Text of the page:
The 11-tablet Standard Babylonian version (late second millennium B.C.E.) of the epic emphasizes Gilgamesh’s transition from a powerful but wild hero to a responsible king. At the beginning of the epic, Gilgamesh’s unrestrained energy threatens the people of Uruk:

The young men of Uruk he harries without warrant,

Gilgamesh lets no son go free to his father.

By day and by night his tyranny grows harsher,

Gilgamesh, [the guide of the teeming people!]

What are virtues in a heroic warrior, however, may well be faults in a ruler. The first lesson Gilgamesh must learn is that heroism will not make him immortal. This he is taught by Utnapishtim, who tells him the story of a great flood that destroyed humanity. Gilgamesh begins to reflect on the meaning of his life, as well as on forms of immortality:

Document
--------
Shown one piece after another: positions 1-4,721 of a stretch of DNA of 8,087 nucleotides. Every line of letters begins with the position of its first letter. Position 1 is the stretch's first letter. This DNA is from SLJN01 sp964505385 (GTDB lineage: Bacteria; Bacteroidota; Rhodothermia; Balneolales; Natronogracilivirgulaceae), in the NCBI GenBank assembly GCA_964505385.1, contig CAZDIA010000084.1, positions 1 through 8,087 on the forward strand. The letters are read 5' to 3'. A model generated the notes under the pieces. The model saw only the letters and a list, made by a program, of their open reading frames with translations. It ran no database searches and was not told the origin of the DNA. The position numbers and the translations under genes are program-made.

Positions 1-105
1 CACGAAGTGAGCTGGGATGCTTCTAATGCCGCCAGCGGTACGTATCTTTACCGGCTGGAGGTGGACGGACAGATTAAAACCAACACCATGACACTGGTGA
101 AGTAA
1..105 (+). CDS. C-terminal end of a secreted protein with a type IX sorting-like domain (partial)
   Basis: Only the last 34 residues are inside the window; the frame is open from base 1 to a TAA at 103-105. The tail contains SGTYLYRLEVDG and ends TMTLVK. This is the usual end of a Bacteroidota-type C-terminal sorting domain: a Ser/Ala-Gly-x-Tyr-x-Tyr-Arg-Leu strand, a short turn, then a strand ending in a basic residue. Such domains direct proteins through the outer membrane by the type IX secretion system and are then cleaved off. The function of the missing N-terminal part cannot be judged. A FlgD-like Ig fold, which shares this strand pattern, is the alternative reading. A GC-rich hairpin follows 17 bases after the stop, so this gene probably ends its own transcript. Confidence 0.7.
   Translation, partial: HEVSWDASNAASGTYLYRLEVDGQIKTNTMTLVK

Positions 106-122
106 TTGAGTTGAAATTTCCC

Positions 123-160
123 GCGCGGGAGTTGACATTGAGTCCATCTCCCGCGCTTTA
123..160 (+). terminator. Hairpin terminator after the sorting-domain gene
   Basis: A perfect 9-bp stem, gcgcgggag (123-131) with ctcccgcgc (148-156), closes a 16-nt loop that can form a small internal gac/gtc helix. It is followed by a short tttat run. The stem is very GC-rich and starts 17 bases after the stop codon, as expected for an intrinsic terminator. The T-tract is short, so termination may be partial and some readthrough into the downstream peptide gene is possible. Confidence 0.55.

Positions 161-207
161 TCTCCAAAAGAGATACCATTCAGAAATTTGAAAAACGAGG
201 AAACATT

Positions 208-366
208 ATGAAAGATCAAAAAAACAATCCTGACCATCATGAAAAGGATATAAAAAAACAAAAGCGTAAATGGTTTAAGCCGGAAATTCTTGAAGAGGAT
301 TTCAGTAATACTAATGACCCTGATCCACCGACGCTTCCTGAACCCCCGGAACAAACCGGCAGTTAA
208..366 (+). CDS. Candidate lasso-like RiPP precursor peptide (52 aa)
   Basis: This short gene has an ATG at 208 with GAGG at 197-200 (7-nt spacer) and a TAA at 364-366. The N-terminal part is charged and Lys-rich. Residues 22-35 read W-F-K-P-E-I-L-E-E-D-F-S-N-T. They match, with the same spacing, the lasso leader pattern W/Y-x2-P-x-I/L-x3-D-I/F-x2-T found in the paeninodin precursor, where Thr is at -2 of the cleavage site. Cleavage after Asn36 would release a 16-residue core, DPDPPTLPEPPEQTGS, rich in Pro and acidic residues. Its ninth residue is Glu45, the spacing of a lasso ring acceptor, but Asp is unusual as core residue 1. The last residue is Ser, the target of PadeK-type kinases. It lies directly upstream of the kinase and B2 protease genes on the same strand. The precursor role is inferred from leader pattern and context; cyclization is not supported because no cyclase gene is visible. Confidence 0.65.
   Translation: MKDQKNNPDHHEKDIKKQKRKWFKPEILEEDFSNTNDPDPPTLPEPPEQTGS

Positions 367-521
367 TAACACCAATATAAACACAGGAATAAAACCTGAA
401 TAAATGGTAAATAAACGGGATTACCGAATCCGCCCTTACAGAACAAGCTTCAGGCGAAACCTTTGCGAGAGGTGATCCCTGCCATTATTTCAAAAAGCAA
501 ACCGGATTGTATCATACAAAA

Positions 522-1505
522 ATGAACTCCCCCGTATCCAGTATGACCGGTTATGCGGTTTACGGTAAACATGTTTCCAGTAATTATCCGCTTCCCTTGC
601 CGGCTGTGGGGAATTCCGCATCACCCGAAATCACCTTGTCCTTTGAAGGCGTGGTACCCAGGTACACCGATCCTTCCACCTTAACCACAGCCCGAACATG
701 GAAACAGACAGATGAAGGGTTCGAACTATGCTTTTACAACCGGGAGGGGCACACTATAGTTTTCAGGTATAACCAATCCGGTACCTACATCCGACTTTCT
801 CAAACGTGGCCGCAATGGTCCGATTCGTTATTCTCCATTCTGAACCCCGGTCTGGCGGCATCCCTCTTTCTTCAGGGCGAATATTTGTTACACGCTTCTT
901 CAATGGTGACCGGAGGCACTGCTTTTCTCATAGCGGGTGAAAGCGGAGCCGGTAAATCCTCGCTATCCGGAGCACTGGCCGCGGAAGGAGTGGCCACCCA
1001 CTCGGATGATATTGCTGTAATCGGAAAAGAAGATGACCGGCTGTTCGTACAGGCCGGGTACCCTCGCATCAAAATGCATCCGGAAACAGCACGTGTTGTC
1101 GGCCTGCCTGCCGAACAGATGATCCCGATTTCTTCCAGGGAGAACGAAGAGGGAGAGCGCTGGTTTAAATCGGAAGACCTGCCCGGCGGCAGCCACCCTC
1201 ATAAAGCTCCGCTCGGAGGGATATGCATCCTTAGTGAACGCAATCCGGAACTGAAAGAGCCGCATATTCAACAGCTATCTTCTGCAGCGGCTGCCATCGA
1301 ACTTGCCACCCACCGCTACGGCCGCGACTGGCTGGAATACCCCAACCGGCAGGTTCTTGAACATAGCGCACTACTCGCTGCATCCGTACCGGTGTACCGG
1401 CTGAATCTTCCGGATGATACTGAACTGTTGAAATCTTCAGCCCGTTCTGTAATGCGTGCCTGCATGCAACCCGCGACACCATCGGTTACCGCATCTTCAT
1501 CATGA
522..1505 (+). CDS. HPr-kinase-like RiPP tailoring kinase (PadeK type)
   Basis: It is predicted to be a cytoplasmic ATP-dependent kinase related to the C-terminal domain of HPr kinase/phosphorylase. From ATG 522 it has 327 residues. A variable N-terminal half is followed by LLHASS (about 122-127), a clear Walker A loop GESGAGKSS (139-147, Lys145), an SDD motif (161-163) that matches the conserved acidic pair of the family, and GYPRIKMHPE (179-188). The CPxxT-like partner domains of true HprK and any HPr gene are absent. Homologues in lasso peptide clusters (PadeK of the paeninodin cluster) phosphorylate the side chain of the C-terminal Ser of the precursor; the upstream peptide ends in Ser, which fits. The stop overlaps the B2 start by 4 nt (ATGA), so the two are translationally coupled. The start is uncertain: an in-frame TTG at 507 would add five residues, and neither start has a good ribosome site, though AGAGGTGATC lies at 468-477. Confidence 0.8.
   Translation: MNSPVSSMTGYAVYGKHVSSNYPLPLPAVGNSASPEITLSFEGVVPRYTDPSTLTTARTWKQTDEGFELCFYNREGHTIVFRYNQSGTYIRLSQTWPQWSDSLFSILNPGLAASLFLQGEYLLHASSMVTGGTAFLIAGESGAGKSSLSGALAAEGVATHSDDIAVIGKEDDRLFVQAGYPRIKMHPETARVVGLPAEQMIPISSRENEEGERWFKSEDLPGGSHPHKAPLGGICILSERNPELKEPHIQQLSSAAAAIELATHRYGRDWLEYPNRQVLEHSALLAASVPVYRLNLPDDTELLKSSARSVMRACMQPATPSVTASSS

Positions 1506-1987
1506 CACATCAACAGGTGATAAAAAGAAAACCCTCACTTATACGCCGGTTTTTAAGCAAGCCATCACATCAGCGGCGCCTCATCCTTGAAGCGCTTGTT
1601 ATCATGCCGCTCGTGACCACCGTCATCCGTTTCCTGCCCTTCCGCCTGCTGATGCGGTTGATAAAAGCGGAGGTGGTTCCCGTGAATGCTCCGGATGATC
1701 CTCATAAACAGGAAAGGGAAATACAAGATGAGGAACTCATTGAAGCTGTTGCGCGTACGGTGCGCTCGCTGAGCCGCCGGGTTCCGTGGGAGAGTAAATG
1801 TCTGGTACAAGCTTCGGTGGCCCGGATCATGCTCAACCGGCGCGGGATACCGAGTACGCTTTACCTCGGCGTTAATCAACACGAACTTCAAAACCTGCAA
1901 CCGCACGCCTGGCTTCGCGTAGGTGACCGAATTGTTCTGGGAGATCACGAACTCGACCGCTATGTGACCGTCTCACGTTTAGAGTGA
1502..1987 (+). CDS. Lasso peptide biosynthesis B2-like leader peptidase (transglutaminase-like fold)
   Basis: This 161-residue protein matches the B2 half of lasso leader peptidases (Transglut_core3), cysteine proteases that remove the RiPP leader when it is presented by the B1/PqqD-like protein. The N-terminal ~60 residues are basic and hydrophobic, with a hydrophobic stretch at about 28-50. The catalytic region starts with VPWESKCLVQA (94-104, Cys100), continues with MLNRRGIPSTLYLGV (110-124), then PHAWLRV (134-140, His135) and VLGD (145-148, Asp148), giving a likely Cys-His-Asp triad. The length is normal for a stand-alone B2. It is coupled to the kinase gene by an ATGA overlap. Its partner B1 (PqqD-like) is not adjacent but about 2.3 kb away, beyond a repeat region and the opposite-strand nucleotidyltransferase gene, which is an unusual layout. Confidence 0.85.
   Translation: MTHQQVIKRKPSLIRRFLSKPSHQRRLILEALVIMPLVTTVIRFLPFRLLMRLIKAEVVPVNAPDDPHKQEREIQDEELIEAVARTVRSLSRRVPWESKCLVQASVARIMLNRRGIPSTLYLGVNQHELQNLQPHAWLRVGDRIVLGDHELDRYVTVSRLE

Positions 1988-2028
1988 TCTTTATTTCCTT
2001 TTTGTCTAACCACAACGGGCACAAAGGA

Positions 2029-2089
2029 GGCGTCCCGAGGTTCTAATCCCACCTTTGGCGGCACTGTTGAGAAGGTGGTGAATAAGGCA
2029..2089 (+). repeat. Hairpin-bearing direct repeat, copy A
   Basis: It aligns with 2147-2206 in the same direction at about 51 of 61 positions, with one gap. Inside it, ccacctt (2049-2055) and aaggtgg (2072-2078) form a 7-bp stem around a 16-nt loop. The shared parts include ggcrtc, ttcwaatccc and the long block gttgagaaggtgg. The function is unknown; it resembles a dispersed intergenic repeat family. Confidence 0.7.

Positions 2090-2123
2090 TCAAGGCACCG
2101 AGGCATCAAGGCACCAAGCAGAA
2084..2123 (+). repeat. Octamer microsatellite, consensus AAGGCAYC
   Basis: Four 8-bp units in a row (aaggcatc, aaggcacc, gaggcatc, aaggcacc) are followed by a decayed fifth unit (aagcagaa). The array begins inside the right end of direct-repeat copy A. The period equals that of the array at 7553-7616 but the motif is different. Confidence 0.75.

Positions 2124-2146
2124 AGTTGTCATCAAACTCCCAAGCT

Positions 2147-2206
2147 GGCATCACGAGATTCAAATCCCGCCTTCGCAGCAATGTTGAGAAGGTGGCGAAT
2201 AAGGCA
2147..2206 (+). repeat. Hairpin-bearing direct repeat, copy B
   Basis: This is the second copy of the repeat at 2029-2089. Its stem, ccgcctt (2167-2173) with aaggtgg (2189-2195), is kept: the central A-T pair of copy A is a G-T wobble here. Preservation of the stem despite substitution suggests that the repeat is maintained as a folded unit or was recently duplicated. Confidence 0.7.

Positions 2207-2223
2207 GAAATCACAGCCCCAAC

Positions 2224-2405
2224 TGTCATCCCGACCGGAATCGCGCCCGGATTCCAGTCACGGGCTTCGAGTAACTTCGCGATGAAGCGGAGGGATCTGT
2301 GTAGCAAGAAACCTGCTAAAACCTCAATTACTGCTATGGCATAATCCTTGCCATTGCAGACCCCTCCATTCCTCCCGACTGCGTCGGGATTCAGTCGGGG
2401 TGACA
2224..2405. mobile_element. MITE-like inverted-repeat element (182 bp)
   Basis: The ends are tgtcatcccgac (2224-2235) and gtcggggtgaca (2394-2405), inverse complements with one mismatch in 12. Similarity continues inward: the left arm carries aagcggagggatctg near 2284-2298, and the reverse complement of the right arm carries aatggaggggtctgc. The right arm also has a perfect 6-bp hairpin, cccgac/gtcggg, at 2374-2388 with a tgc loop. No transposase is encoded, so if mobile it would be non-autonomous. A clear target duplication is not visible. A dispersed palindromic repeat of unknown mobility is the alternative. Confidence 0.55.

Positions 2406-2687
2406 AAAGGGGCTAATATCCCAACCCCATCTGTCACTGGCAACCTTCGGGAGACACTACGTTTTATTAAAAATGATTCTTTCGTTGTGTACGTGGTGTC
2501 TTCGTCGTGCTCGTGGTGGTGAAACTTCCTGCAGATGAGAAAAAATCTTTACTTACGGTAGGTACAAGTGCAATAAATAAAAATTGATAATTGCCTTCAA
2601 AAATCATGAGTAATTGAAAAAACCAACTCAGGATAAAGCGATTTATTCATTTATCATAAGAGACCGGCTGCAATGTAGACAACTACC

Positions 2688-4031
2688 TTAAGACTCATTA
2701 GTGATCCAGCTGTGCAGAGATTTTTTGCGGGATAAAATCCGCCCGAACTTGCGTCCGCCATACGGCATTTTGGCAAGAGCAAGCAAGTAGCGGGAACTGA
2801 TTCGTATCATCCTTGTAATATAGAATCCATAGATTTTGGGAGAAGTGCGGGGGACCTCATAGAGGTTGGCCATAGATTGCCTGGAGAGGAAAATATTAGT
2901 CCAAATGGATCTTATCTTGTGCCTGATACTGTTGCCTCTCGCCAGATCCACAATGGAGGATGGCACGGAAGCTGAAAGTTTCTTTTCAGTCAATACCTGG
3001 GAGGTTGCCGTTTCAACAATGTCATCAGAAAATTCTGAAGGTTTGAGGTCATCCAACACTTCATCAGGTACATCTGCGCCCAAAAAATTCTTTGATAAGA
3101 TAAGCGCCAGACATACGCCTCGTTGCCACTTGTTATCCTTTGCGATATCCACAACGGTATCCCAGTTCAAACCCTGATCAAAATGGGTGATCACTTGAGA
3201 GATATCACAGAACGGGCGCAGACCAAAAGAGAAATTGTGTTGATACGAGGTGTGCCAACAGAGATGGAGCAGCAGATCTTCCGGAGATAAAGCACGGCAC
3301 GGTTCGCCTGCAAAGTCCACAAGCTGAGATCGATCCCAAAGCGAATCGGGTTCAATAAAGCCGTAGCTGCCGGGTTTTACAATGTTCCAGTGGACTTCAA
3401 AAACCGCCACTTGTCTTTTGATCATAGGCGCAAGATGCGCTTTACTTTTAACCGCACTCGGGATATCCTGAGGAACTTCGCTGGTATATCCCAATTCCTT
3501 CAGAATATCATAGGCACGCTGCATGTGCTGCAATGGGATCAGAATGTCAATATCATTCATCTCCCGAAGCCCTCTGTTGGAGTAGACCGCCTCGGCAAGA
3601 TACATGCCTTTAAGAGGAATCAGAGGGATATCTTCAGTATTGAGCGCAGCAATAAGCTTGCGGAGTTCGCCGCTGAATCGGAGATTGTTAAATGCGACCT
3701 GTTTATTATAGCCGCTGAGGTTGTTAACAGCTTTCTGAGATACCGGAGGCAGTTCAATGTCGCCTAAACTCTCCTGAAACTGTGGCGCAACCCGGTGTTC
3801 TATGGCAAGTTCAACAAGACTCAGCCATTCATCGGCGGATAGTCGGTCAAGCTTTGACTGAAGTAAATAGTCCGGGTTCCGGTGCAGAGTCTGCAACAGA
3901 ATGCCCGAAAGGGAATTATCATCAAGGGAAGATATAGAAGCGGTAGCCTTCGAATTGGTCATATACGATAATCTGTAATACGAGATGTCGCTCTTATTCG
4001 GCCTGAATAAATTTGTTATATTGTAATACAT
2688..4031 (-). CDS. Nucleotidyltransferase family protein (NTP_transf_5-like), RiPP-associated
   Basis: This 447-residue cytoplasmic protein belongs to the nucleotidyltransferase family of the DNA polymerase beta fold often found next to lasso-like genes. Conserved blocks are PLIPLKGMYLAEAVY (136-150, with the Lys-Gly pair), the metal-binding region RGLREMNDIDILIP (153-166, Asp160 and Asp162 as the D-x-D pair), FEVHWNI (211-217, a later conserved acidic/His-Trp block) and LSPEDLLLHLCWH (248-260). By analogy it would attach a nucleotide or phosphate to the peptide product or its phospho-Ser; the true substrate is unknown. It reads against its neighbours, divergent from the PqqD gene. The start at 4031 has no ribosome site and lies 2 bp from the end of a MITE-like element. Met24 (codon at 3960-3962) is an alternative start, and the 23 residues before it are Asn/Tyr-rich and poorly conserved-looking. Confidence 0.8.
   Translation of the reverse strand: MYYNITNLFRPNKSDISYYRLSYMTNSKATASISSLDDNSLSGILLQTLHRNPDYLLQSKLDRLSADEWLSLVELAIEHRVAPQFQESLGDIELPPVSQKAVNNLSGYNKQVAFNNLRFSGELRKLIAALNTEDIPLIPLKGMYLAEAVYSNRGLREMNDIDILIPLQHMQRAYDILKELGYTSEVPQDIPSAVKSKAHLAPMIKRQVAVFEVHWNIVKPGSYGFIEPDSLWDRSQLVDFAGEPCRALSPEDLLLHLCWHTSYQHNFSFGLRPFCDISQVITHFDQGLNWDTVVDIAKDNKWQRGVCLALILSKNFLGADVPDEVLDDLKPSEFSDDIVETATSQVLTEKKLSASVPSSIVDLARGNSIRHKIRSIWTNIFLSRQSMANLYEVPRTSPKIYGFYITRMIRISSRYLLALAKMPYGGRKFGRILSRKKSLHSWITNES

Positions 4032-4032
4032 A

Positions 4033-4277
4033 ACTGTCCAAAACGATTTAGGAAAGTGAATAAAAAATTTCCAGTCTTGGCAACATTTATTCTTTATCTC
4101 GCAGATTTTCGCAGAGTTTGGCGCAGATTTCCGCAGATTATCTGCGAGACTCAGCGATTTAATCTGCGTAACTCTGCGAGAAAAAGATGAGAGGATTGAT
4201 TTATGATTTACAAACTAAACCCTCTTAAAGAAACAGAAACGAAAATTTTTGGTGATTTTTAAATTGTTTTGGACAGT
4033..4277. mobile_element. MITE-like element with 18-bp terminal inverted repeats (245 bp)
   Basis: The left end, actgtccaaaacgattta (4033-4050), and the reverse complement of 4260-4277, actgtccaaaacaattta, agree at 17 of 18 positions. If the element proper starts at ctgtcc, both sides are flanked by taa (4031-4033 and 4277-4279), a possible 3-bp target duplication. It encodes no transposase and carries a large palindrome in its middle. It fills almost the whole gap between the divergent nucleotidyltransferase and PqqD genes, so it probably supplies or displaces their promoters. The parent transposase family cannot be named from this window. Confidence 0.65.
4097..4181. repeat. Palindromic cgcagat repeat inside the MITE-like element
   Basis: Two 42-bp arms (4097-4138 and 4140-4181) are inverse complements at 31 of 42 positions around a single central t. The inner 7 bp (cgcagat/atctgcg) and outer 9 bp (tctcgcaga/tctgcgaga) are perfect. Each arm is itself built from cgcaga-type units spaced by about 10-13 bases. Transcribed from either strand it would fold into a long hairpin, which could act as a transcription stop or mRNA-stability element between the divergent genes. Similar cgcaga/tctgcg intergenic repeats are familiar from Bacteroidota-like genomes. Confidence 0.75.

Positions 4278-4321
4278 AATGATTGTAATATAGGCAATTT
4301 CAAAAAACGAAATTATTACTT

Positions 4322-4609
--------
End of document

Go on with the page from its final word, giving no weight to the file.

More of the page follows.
Said Gilgamesh to him, to Uta-napishti the


“I look at you, Uta-napishti:

your form is no different, you are just like me,

you are not any different, you are just like me …

How did you find the life eternal?”

Gilgamesh realizes that his city, Uruk, will live on after he dies. His own immortality is thus bound up with the health and strength of the city he was born to rule. He gives up his wanderings and returns to Uruk, where he marvels at the greatness of the city:

He came a far road, was weary, found peace,

and set all his labours on a tablet of stone.

He built the rampart of Uruk-the-Sheepfold,

of holy Eanna, the sacred storehouse.

See its wall like a strand of wool,

view its parapet that none could copy!

Take the stairway of a bygone era,

draw near to Eanna, the seat of Ishtar the goddess,

that no later king could ever copy!

Climb Uruk’s wall and walk back and forth!

Survey its foundations, examine the brickwork!

Were its bricks not fired in an oven?

Did the Seven Sages not lay its foundations?